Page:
There is the democratic method. We discuss and debate the issue, and campaign passionately for our side and then we take a vote. The majority wins and the issue is settled. This is supposed to be the American way, the Democratic way. We even enter into wars to make the world safe for democracy.
The truth is we are not really in love with democracy. It’s OK when our side wins but we really don’t like the idea of just overpowering the losing side. And we really hate democracy when our side loses. In California Proposition 8 passed by majority vote, establishing marriage as between one man and one woman, the opposition took it to court to have the democratic process overturned. A vote doesn’t settle an issue it just kicks off the campaign to overturn the vote or bring it to another vote when public sympathies are more favorable.
In our soul we all know that truth is not democratic. Just because the majority of people believe something to be true, doesn’t make it true. Just because the majority of people vote to say something is a civil right doesn’t make is a civil right, it makes it a legal right and that is all.
In a compromise each side gets some of the things they want, and they agree to peacefully coexist based on the agreement. Again we find that compromise may or may not fully define and protect a civil right. Often a compromise simply sends one or both sides back to promoting their agenda, hoping to gain more ground in the next fight and the next “compromise”. It’s a bit like a football game. The offensive team drives the ball forward, and the defensive team resists. The ball is downed and each team goes into a huddle and plans the next play. Again they push against each other until they reach a new “compromise”. Generally the team that attacks the most aggressively gains ground.
In the Gay Rights debate we have moved from questions of, “Should the government protect homosexuals from discrimination in housing and employment?” to “Should same sex couples be able to register as domestic partners guaranteeing them may of the same rights as married couples”; now the question is “Should same sex marriage be a civil right?”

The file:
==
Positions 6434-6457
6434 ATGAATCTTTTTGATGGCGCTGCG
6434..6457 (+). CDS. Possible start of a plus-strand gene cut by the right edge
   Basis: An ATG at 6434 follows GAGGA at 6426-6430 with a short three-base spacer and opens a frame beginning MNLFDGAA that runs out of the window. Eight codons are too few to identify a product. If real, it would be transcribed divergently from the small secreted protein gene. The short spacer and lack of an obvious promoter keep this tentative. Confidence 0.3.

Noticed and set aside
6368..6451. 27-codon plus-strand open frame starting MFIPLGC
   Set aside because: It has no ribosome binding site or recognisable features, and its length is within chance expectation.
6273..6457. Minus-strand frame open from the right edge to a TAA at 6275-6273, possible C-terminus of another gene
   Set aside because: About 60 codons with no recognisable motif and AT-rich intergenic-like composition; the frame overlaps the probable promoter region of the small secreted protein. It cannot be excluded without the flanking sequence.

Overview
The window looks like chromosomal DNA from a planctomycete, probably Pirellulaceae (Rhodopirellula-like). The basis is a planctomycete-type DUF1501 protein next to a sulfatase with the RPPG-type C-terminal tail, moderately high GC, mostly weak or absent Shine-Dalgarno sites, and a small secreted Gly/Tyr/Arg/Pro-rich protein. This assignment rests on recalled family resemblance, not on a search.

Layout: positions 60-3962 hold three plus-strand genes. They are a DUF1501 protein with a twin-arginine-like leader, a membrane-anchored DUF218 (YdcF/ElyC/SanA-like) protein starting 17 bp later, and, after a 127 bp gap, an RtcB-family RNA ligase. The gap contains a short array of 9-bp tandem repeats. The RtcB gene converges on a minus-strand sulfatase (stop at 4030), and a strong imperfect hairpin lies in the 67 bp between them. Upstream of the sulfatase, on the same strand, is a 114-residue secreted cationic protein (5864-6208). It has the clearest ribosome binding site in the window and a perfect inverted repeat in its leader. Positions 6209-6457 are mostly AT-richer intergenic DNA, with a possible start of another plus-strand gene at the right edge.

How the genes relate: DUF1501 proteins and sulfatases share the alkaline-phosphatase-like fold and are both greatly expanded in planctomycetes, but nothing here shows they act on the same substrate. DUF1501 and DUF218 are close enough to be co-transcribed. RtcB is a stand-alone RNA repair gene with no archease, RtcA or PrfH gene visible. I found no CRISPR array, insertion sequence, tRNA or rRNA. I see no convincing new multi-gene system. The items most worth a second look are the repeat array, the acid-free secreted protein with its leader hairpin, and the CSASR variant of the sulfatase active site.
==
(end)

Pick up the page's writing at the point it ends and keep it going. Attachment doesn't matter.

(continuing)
- Might Makes Right
In the musical “Camelot”, King Arthur is living in a society in which the person with the most power gets to determine what is right. When challenged, an issue is decided in a tournament or on the field of battle. The victor is determined to be right.
King Arthur proposes a different, more civilized approach where Noble men gather together at a round table and discuss issues and come to agreement. As the musical progresses everything is going well until immorality, corruption and cover-ups come into the kingdom, along with sins of the past. The situation deteriorates until civilization crumbles into violent conflict. All of the methods above have a tendency to decay and deteriorate until it is a pure power struggle. The group that is the most passionate about their cause and is willing to fight hard for it will continue to gain ground. Those that will bring to bear the most money, influence and power will prevail. They will hold as much ground as their power will allow. The pendulum will swing the other way when another group brings money, power and influence to push it back.
- Common Acceptance of a Higher Objective Standard
If we go back to the first part of this article we discover that the whole idea of a Civil Rights rests on the idea that there is a standard of right and wrong that is above and outside of the law and personal opinion. We also assume that this is a standard that doesn’t change. Every method discussed above is subject to personal or public opinion and every one of them can change and move.
The existence of a Higher Objective Standard assumes that there is a giver and enforcer of that standard. This is a description of God.Note: at this point some of the readers are bristling and gritting their teeth. If you are one of those, I ask that you take a deep breath and relax. Stop gritting your teeth and read the rest of the article with and open mind. Only a fool decides an issue without considering all the evidence.